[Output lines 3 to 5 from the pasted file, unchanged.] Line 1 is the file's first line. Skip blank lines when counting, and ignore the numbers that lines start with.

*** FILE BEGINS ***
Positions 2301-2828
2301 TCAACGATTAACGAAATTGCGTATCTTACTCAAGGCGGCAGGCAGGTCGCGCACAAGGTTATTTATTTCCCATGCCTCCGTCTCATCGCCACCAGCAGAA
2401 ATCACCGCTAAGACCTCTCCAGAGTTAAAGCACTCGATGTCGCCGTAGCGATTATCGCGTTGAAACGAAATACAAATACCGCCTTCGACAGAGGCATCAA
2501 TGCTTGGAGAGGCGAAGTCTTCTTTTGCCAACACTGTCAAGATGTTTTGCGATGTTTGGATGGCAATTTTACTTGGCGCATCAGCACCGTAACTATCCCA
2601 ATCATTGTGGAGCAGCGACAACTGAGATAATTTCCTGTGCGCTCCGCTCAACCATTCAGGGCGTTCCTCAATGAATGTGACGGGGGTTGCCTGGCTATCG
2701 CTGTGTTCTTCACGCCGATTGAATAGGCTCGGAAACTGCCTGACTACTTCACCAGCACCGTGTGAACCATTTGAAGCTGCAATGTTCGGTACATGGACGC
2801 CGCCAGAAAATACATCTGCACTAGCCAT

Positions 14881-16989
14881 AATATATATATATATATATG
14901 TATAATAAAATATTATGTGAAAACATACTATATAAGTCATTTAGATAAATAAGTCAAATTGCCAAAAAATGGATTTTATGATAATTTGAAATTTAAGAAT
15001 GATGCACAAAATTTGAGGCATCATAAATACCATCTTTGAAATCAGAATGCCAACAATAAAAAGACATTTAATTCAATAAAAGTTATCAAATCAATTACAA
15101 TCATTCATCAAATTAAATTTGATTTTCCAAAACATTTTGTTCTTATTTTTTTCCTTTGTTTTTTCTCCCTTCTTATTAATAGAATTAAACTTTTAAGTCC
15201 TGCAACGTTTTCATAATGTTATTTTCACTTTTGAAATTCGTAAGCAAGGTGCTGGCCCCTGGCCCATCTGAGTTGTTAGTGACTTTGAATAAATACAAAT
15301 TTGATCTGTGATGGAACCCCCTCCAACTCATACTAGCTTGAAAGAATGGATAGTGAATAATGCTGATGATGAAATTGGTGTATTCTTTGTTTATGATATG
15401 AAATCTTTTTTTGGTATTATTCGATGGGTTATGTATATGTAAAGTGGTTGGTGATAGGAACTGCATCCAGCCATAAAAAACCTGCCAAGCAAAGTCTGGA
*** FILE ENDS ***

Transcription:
2401 ATCACCGCTAAGACCTCTCCAGAGTTAAAGCACTCGATGTCGCCGTAGCGATTATCGCGTTGAAACGAAATACAAATACCGCCTTCGACAGAGGCATCAA
2501 TGCTTGGAGAGGCGAAGTCTTCTTTTGCCAACACTGTCAAGATGTTTTGCGATGTTTGGATGGCAATTTTACTTGGCGCATCAGCACCGTAACTATCCCA
2601 ATCATTGTGGAGCAGCGACAACTGAGATAATTTCCTGTGCGCTCCGCTCAACCATTCAGGGCGTTCCTCAATGAATGTGACGGGGGTTGCCTGGCTATCG